Gas fireplaces with wall switches often fail to light the main burner even when the pilot flame is turned on.
This is one of the most common problems homeowners face. If you’ve come across this issue and are looking for solutions, you’ve come to the right place.
This blog article will teach you how to troubleshoot and repair a faulty gas fireplace wall switch.
Why is Gas Fireplace Wall Switch Not Working?
So, why would a gas fireplace wall switch stop work? Let’s begin by explaining how a gas fireplace works.
The pilot light ignites the thermocouple/thermopile sensor, which is then heated up, resulting in small amounts of electric energy.
A switch on the wall receives this voltage. Turning the switch to the ‘ON’ position sends the same voltage back to the fireplace, signaling it to turn on.
But then there’s a possibility that the wiring inside the switch will degrade over time because of corrosion, dirt build-up, and physical wear; as a result, the switch loses electric voltage, and in response to the switch being turned on, a reduced voltage is delivered back to the fireplace, which does not trigger it to start the main burner.
Do not worry. Here are three major problems and ways to fix a gas fireplace wall switch.
Depending on what’s wrong with it, you’ll know how to fix it.
Corroded/damaged wires are the most common problem. This usually happens because the wiring inside the switch degrades over time because of corrosion, dirt build-up, and physical wear.
You can check if the wiring is damaged by following a few steps. They are as follows:
- Using a screwdriver, remove the switch cover plate and the switch itself.
- Make sure the terminals are not loosely connected.
- Check the connections and see if the fireplace works.
- Reinstall the wall switch and redo the flat screws.
That’s it. Most likely, this should work, but if the wire is faulty, then it’s a whole different story.
The gas valve wire will need to be bypassed in that case. Here’s how.
- Open the control panel of your gas valve.
- Locate two terminals called ‘TH’ and ‘TP’.
- Take a jumper wire, a paper clip, or a small insulated wire. Put the bare ends of it into the terminals from the previous step.
- Try turning on the fireplace as usual. If it works, then a faulty wire is confirmed.
This method can be used to detect damaged wires, and the next step is to replace them.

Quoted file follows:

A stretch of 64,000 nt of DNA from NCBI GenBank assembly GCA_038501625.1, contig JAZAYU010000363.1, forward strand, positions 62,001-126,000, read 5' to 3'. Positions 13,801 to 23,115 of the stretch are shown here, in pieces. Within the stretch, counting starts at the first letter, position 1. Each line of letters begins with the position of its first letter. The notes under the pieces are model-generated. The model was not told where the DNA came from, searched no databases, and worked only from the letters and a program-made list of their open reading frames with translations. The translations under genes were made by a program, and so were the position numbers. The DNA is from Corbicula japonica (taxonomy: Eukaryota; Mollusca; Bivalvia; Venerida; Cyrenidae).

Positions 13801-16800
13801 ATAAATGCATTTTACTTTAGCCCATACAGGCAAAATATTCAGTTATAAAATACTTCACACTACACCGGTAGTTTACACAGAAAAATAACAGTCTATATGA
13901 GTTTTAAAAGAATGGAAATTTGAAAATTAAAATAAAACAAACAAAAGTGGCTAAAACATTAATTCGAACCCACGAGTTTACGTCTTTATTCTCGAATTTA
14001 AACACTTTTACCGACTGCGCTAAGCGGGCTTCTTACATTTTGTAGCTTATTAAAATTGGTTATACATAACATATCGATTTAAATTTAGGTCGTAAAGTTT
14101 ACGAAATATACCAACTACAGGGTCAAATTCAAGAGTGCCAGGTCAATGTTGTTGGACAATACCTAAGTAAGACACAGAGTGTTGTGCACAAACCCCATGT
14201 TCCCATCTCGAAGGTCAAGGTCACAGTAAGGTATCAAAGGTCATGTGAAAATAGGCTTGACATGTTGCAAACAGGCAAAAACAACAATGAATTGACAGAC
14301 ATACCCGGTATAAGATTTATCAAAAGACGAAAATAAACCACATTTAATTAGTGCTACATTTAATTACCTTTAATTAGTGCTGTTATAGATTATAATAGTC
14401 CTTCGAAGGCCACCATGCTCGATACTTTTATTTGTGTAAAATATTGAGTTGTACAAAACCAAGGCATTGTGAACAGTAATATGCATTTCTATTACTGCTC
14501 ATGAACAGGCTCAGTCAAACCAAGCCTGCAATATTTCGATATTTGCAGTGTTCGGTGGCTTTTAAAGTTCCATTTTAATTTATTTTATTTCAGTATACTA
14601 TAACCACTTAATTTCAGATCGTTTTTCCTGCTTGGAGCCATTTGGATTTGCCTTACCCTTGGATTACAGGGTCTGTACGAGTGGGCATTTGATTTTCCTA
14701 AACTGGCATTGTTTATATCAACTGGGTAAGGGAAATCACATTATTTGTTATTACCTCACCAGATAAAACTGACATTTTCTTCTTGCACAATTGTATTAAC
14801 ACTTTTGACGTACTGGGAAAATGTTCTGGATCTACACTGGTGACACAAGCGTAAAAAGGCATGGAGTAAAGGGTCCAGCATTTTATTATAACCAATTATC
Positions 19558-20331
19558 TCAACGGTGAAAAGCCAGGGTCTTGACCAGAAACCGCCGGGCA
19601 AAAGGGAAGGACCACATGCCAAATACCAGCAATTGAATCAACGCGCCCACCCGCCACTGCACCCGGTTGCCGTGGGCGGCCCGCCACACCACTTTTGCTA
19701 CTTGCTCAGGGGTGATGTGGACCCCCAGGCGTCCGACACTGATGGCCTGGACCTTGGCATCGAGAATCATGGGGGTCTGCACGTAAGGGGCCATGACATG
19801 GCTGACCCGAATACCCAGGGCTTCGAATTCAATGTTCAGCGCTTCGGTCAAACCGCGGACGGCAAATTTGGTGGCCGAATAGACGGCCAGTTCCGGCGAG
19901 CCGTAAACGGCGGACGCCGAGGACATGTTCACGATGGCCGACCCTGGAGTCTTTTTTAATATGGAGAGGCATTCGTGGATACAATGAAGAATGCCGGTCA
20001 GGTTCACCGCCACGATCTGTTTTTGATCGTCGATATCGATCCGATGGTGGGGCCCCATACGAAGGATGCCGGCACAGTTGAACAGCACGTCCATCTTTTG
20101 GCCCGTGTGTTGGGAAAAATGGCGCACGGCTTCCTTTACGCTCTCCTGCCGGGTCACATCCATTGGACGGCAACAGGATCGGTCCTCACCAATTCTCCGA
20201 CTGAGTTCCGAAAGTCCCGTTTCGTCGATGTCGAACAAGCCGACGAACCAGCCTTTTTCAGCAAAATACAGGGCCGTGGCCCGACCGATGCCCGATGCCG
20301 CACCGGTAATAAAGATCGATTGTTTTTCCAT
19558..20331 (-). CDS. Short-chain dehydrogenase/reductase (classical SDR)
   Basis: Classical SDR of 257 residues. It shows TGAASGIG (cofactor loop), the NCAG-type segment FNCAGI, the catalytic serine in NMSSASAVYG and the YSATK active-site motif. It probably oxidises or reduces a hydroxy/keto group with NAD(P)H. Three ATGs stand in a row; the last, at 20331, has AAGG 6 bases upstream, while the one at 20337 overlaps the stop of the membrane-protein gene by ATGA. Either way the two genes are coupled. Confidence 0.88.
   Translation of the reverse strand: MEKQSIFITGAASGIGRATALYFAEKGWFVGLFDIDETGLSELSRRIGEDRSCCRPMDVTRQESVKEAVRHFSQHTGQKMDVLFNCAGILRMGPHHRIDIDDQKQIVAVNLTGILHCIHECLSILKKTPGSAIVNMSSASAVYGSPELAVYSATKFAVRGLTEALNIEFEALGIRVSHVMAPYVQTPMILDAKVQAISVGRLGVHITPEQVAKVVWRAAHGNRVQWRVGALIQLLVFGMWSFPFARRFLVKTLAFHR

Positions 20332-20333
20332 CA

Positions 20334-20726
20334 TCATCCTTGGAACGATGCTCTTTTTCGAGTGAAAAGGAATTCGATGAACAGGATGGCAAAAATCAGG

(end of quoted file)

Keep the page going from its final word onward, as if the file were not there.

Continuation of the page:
It is simply a matter of replacing the wiring that will solve this problem. It is important to note that the wire gauge used for connecting the fireplace wall switch must be 18 AWG. It cannot be larger or smaller.
We strongly recommend you purchase the following wires if you haven’t already:
Did you get them? Well done, now follow me in these steps.
- You should connect the wires to your fireplace’s “TH” and “TP” terminals to ensure it operates properly.
- Insert the wire’s opposite end into the grommet.
- A hacksaw should insert the wire into the drywall/wall. A switch can be installed directly instead of using gang boxes.
- Connect the wires to the switch with flat screws.
- Check the connection by turning the fireplace on once.
- To close it, screw the switch into the wall.
Damaged Millivolt Switch
Next, and the most obvious problem, is whether the switch has been damaged. There isn’t a lot of attention paid to fireplace wall switches so that they could go bad quickly. In that case, the fireplace won’t work.
The switch is faulty when the circuits are closed, and the thermopile works!
Bypass the fireplace wall switch and check if it has gone bad. Here’s how
- Unscrew the cover plate from the wall switch.
- Once the switch pops out, double-check if it’s the fireplace wall switch or not. Wires connected to it will be thinner than normal electric wires (fan, light, etc.). If not, it’s not the fireplace switch.
- Remove the wire from the switch by unscrewing the terminal screws that hold the wires to the switch.
- Twist the wires a few times. This way, the switch is bypassed, and the circuit is closed.
- Turn on the fireplace with the pilot light and ignition switch. The wall switch is gone if it works.
There is no in-between; you must replace the millivolt switch to resolve this issue. Wondering what a millivolt switch is?
A millivolt switch works on millivolt circuits, like gas fireplaces, unlike a 120V switch. You noticed that fireplace switches have thicker wires than other electric appliances.
Here are the instructions for replacing the fireplace switch:
- Turn off the pilot and ignition of the fireplace.